Opossum curled up in cinder block nest.
Again, all he did was stare and open his mouth as Rich explained that he was welcome to live under the brush pile but not in the barn.
We think we have the mystery solved. Pogo didn’t come into the barn after dark. He walked right through the chicken’s pop hole door when it was open during the day and made a home in the cinder block. It’s a great possum spot. He slept on soft wood chips and had plenty of fresh water and chicken feed nearby. Pogo probably snacked on an egg or two but never attempted to catch or kill a chicken.
We still want him to live in the brush pile but not in the barn. So, we now carefully monitor every nook and cranny in the barn before we lock the door at night. We haven’t seen Pogo in the coop lately and hope he’s relocated permanently to the brush pile.
March is a pivot month. It’s neither winter nor spring. Often called “mud season”, March is maple syruping time, but it’s also birdhouse building month at Winding Pathways.
As humans in northern climates wade through mud and long for spring, millions of birds far to the south are planning their long migration north. A few hardy waterfowl arrive as soon as the ice melts from lakes and ponds, but most birds appear, as if by magic, in April and May. We make sure our birdhouses are up before they arrive.
Looking out at the world.
House Wrens, Eastern Phoebes, American Robins, House Sparrows, and House Finches all nest on or near homes, barns, and garages. Although few people enjoy seeing messy House Sparrow nests tucked into nooks and crannies, most love hosting the native species as they raise the new generation outside the window.
March is the best month to make birdhouses and restore older ones somewhat worse for the wear. Most are easy to build using simple carpentry tools. Better yet, birds aren’t fussy. Although the size of the house and the diameter of the entrance hole is important, the residents don’t care if the maker is an excellent carpenter or a novice. So, if the joints don’t fit perfectly it won’t bother birds!
Helping children make birdhouses is a fun project that involves them in nature as they learn safe tool use and basic construction techniques.
We scrounge a nearby pallet pile for free wood. Often the discarded pallets are made from boards the right width for our houses. Relatively inexpensive pine, spruce, or fir work for people who prefer to buy wood.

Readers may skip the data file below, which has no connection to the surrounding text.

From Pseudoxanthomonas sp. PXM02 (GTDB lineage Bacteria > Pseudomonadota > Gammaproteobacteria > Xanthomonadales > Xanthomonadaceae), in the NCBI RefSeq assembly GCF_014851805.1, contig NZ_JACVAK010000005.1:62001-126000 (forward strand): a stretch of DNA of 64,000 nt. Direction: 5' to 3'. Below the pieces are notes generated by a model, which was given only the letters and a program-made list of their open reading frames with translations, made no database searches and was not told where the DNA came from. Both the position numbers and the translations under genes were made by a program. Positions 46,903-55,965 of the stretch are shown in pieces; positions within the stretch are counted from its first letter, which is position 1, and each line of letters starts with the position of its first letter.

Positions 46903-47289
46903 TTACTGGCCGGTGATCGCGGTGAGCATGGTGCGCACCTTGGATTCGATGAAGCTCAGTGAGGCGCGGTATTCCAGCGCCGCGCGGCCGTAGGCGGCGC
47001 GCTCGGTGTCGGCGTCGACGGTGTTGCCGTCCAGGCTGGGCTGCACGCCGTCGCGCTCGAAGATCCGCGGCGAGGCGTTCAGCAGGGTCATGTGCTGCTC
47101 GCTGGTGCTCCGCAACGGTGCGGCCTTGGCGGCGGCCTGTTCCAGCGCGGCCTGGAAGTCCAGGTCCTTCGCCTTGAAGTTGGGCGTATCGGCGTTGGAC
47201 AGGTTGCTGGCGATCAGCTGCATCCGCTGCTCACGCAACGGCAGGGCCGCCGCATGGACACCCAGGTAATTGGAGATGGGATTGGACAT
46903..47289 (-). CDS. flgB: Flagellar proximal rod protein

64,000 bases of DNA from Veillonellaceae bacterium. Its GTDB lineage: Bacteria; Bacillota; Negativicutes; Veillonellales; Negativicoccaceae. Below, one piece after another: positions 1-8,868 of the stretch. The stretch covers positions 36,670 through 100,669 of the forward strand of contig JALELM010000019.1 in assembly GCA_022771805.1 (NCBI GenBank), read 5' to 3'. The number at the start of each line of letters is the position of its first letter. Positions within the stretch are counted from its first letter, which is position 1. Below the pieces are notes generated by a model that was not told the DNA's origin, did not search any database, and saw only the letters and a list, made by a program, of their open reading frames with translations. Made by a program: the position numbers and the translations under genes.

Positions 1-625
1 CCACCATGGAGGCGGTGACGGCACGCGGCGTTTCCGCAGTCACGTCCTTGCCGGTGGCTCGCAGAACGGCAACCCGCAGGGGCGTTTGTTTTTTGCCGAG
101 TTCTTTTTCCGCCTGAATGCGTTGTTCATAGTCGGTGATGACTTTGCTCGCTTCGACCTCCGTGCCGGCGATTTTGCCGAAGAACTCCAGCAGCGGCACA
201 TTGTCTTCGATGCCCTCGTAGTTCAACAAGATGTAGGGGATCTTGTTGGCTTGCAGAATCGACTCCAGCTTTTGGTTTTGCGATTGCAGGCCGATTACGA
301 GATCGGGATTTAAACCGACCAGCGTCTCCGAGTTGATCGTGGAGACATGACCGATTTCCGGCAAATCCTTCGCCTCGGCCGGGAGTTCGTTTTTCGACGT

Working with children to make a birdhouse is rewarding.
Children learn wood types, stages of building and how tools work.
The birdhouse is nearly complete.
Great Resources to Guide Your Work
The best information source for virtually anything about wild birds is the Cornell University Laboratory of Ornithology. Their website gives great information on many aspects of birds, including what species likely live in an area. The site is complex but fascinating. A second website, also by the Lab, is more specific to birdhouses and nesting. The Laboratory of Ornithology site helps anyone predict what birds might migrate to their yard and when they’ll arrive. It also includes plans on how to build birdhouses. There’s even a video showing construction tips.
There’s more to birdhouses than just making one. They must be erected in the right place and height above the ground. The Lab’s website provides the right information. And, here are two tips from Winding Pathways.
Tips from Winding Pathways
- Many birdhouse plans to use nails as a hinge so the house can be opened for cleaning. We buy and use small hinges, hooks, and eyes to make opening the box to clean it easier.
- It’s tempting to attach a birdhouse to a tree using a nail or screw. That may work but eventually, the birdhouse falls off. But, the metal remains embedded in the tree. This creates danger as the tree grows around the metal, hiding it. Hitting a nail with a chainsaw is downright scary and dangerous. Also, driving a nail into a live tree can introduce diseases that could kill it. We use wire or rope to attach our birdhouses to live trees and use screws to attach birdhouses to nonliving posts and poles. One of our wren houses is suspended from a hook screwed into our porch ceiling.
Building birdhouses and enjoying a wren couple raises a brood is a fun family activity that we never tire of.